I built my HTTP API docs from scratch

Max Rozen

Max Rozen / January 14, 2024

You might be thinking “building HTTP API docs from scratch? in 2024? wtf?”, and you’re probably right. After all redoc has been around since 2016, and there are hundreds of “generate beautiful documentation from your OpenAPI spec” startups around, some even use AI now.

To be honest, I didn’t even know it was possible to do-it-yourself when I started looking into it. Every search turned up with instructions on how to convert my OpenAPI schema into beautiful documentation via …some third party.

The thing is, I don’t want AI to answer questions about my product. If I can’t guarantee that it will be 100% accurate, it is useless to me. Similarly, I don’t want to put a third party in charge of displaying my API’s documentation to my users.

Frankly, third parties have no skin in the game when generating beautiful documentation. They seem to be more worried about selling to you, the one with the API, than to your users. Who cares if the docs are unusable? They’re beautiful! Have you seen our dark mode? /s

As a developer that started out on the frontend before learning backend and infra/ops, I thought I could do better, so I gave it a shot.

It only took 8 hours in the end, and I'm pleased with the results.

There were two steps:

Converting OpenAPI schemas to markdown

I cheated a little bit, I didn’t handwrite an OpenAPI YAML schema from scratch (though I have in the past). My API of choice (HonoJS) provides a middleware for turning Zod validation into OpenAPI schemas, so I used that.

With an OpenAPI spec in hand, I needed a means of converting that data into markdown. Extensive searching came up with a weird word: widdershins.

Introducing widdershins

Widdershins was originally written to convert Swagger/OpenAPI specs to Slate/ReSlate compatible markdown using a templating language called doT.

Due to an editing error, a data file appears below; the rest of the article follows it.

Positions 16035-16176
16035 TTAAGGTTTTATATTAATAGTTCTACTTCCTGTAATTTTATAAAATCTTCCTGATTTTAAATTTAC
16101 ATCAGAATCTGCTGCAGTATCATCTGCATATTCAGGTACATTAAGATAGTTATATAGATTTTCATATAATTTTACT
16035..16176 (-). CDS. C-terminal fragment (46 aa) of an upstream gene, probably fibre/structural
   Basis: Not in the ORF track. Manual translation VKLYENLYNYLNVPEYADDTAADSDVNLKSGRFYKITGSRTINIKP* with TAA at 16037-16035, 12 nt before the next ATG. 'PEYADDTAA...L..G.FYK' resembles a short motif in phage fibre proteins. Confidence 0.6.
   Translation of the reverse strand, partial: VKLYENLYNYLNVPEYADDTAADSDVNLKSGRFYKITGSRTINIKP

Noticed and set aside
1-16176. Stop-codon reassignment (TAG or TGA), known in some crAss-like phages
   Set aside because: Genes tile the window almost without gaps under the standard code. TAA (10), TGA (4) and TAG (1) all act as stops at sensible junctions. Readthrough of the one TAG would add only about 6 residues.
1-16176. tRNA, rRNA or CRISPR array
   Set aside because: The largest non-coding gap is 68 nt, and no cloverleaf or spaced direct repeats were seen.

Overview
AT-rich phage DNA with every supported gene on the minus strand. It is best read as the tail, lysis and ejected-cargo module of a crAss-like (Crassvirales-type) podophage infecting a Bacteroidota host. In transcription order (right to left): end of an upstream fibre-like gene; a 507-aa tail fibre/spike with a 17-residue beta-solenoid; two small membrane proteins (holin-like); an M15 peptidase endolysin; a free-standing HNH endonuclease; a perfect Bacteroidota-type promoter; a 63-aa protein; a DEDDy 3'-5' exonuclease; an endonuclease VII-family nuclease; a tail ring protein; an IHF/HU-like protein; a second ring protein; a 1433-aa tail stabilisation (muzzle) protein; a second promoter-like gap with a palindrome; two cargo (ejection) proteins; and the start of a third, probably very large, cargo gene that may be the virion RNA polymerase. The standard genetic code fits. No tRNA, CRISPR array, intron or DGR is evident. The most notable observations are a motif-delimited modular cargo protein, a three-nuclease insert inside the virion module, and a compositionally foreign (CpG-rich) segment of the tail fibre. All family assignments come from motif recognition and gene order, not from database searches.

I had no interest in using Slate/ReSlate, but since a templating language was involved, I knew I could grab the existing templates, fork them, and have them output MDX-compatible code instead.

Customizing widdershins output

Customizing the widdershins templates was a matter of cloning the widdershins repo, copying the files in templates/openapi3 into my own directory, and telling widdershins to use my templates instead of the default ones.

widdershins didn't do everything I wanted, but thankfully it was easy to customize the output.

Some hacks involved

  • By default, widdershins outputs a single markdown file, so I had to insert placeholder text in my templates, and later use that to split the markdown by resource
    • Using an OpenAPI resource tag in my template, I then write the desired filename (checks/index.mdx for example) as the first line of the split markdown, and use that as my filename
  • doT uses curly brackets for variables with no simple way of inserting curly brackets into output, so I had to use {{ and }} and run a markdownOutput.replace() to fix up my MDX

Converting markdown to HTML

As a developer, you're spoiled for choice these days when it comes to turning markdown/MDX into HTML. I was already a paying customer of Tailwind UI, so I chose to use their Protocol template (which uses Next.js under the hood), and modify it to my needs (mainly changes to the color-scheme and icon sizing).

I used Cloudflare's next-on-pages project so I could host the website on Cloudflare Pages, and not worry about being billed for bandwidth.


In short, it took me 8 hours to go from OpenAPI YAML file to my own custom HTTP API documentation website, and I'm very pleased with the results.

My main aim with this project was being able to have a say over every single aspect of the docs, so that I can react to my own customer feedback. If folks write in asking for extra details in certain places, or that something doesn't make sense, I'm capable of modifying the docs from the OpenAPI spec to the pipeline generating markdown, to the markdown renderer. I don't have to write to a vendor asking them to fix something, and have them tell me it'll be scheduled some time next quarter, maybe.

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